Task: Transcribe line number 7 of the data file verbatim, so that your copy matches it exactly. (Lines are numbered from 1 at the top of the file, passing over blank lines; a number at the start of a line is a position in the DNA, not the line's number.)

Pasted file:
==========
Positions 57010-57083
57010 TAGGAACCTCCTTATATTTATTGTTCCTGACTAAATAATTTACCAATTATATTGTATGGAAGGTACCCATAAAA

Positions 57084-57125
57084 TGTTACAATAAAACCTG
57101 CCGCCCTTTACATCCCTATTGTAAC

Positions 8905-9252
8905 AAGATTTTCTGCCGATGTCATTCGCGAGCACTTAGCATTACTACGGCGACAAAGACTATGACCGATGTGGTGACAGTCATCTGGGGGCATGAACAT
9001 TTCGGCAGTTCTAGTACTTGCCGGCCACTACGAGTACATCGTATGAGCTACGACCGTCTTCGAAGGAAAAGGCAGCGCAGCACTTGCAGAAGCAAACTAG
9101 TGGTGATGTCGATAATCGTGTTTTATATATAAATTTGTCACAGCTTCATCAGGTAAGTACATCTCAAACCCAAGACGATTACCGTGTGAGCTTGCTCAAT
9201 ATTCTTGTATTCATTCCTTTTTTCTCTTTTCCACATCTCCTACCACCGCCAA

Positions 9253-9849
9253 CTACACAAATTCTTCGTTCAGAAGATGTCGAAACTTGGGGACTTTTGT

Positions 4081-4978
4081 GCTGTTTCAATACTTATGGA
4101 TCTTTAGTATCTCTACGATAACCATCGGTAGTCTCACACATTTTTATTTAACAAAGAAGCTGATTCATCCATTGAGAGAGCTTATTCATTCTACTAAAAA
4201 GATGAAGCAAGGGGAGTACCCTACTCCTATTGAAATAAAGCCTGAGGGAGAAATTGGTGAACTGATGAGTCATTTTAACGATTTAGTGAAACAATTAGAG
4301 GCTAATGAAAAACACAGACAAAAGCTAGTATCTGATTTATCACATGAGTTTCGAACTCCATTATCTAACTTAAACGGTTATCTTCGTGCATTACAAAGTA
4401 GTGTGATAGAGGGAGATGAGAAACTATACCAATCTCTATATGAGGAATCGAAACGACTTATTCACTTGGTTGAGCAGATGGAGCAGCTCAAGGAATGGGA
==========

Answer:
8905 AAGATTTTCTGCCGATGTCATTCGCGAGCACTTAGCATTACTACGGCGACAAAGACTATGACCGATGTGGTGACAGTCATCTGGGGGCATGAACAT